Enter Captain Adam Murray.  Prior to the escalation of the conflict in Ireland he lived in nearby Ling, a few miles from Londonderry.  He had enlisted in Colonel Stewart’s regiments and served in the fiasco at Clady ford with distinction, battling against the Jacobites until his ammunition had run out.  Being locked out of the city after Lundy’s retreat, Murray formed his own malcontented unit which sought to be a thorn in Richard Hamilton’s side and resolved to ‘sell their lives dear, rather than fall into the hands of an Enemy from whom they expected no Mercy’.  With Lundy’s authority eroded every passing hour, Murray left Culmore Fort on 18th of April bound for Pennyburn Mill with a considerable number of horse and foot, well within sight of the city’s walls.  The appearance of Murray inspired the men on Derry’s walls as they watched a Jacobite party approach.  The defenders refused to honour Lundy’s ‘secret treaties’ and when James II himself appeared before the walls of the garrison, they fired on the monarch.  MacKenzie accounted Lundy and his Council to be ‘only Sollicitors to make the best Terms they cou’d for themselves’.  He also argued that Lundy petulantly referred to the inhabitants of the city as a rabble because he lacked the leadership qualities to earn their respect and they cast off his authority which they believed would lead them down a road to subjection to a popish monarch.  They survived without the leadership of anyone of considerable military experience to lead them, so it fell to individuals like Adam Murray to inspire their resistance.  Murray galvanized the defenders against ‘Treacherous friends within’ and a ‘powerfull Enemy without the Gates’.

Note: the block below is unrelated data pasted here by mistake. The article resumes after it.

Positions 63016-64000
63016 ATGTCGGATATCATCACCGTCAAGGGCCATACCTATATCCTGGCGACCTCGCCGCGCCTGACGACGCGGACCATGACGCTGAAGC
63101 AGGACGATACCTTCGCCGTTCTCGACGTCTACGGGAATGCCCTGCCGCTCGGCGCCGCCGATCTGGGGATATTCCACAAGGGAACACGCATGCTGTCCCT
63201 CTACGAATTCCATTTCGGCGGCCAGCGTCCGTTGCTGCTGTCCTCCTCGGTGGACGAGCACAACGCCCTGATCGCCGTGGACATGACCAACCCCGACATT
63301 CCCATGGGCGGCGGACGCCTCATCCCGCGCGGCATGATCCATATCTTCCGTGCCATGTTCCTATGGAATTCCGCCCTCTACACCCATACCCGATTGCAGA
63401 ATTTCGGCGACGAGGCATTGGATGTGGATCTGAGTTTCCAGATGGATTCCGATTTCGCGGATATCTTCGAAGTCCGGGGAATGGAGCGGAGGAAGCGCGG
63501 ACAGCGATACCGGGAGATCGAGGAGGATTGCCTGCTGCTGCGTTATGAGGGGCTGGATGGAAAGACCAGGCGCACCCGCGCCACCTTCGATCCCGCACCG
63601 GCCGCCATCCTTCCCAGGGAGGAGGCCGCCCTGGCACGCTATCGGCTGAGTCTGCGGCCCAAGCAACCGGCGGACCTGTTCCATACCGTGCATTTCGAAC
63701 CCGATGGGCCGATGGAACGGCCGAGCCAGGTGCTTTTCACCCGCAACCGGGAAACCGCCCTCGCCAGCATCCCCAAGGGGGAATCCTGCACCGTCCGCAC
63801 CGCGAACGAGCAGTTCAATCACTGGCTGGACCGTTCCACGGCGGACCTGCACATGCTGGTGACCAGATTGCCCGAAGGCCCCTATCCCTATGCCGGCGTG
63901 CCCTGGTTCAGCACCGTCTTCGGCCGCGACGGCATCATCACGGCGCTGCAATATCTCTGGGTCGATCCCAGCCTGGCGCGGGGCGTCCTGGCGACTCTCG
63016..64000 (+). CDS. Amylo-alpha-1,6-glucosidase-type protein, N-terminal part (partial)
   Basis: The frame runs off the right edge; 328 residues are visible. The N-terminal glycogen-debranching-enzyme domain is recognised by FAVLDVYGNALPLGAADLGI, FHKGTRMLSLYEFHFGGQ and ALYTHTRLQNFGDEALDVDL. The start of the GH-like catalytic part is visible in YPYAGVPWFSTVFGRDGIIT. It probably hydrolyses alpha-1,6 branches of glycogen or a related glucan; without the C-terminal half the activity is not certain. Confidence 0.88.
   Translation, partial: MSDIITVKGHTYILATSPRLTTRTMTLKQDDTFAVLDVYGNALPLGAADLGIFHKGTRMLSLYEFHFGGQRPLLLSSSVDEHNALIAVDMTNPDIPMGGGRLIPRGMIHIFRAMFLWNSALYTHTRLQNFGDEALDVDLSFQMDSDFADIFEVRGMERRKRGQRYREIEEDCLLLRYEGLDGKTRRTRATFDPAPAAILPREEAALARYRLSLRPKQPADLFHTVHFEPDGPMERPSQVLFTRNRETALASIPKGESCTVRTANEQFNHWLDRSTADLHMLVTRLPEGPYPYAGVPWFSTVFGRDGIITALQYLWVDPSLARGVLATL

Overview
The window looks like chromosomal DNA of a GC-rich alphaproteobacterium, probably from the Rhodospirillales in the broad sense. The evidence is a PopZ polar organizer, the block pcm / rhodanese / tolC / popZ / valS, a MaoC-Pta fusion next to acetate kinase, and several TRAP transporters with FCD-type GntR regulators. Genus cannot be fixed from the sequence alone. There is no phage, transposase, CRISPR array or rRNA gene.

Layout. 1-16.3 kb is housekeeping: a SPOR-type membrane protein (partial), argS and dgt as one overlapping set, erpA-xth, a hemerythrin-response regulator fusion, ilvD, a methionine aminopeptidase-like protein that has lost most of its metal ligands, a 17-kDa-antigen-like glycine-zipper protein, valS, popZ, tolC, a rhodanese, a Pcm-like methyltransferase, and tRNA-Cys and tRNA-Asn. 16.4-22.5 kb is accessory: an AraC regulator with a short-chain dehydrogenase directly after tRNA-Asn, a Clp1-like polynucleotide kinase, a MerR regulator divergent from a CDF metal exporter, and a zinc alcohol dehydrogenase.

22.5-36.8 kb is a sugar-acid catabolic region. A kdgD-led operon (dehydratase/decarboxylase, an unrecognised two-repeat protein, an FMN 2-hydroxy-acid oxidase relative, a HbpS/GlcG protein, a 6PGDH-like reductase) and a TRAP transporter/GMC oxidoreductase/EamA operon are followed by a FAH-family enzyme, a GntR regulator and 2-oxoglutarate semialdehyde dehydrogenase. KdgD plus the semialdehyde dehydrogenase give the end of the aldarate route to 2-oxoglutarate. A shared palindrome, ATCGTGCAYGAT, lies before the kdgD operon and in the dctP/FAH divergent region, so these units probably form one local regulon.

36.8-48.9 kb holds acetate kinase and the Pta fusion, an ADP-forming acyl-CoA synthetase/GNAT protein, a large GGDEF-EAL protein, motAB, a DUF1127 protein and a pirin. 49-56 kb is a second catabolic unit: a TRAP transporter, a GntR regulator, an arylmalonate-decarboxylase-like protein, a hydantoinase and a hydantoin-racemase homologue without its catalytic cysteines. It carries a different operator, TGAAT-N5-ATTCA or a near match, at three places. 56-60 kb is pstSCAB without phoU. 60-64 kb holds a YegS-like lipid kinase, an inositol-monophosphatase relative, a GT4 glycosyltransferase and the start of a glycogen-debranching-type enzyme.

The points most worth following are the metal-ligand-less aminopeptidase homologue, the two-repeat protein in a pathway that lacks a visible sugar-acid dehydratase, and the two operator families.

Lundy sent a messenger, a relation of Murray’s, to parlay with the young Captain and to persuade him to withdraw out of sight of the walls. Puzzled at the instruction, the messenger provided an explanation.  He informed Captain Murray that Lundy and the Council were about to surrender the city and that sight of Murray may undermine the negotiations.  Murray marched straight to the city, arriving at Ship Quay Gate where Rev George Walker sought to persuade him to be taken over the walls by a rope, a suggestion ‘which he refused with disdain’.  However his presence in the city, after being let in by James Morrison, captain of the guards, ‘struck a Cold Damp on the Governor and his Council, but Inspir’d the men on the walls with Vigour and Resolution’.  The giddy multitude followed him through the streets as he made his way to meet Lundy face-to-face, promising them that they would protect their lives and the Protestant interest and put an end to the Governor’s schemes.  He asked all those who agreed with him to put a white cloth around their left arm which a large number did almost immediately as a sign of solidarity.